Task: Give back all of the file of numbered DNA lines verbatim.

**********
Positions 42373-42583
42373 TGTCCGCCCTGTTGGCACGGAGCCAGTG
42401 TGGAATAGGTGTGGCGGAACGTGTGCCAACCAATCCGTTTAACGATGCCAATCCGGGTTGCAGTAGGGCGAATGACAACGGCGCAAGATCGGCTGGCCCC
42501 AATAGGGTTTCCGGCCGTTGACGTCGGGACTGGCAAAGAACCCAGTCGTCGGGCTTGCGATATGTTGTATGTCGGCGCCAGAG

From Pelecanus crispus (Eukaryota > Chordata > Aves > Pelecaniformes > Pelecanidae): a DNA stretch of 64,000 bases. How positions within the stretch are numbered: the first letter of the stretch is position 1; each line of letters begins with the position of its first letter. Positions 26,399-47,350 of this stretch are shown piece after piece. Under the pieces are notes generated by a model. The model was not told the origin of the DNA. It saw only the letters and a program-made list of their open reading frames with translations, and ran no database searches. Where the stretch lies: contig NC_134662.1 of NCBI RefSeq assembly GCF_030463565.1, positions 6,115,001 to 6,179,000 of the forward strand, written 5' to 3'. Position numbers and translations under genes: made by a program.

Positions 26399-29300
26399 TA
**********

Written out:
Positions 42373-42583
42373 TGTCCGCCCTGTTGGCACGGAGCCAGTG
42401 TGGAATAGGTGTGGCGGAACGTGTGCCAACCAATCCGTTTAACGATGCCAATCCGGGTTGCAGTAGGGCGAATGACAACGGCGCAAGATCGGCTGGCCCC
42501 AATAGGGTTTCCGGCCGTTGACGTCGGGACTGGCAAAGAACCCAGTCGTCGGGCTTGCGATATGTTGTATGTCGGCGCCAGAG

From Pelecanus crispus (Eukaryota > Chordata > Aves > Pelecaniformes > Pelecanidae): a DNA stretch of 64,000 bases. How positions within the stretch are numbered: the first letter of the stretch is position 1; each line of letters begins with the position of its first letter. Positions 26,399-47,350 of this stretch are shown piece after piece. Under the pieces are notes generated by a model. The model was not told the origin of the DNA. It saw only the letters and a program-made list of their open reading frames with translations, and ran no database searches. Where the stretch lies: contig NC_134662.1 of NCBI RefSeq assembly GCF_030463565.1, positions 6,115,001 to 6,179,000 of the forward strand, written 5' to 3'. Position numbers and translations under genes: made by a program.

Positions 26399-29300
26399 TA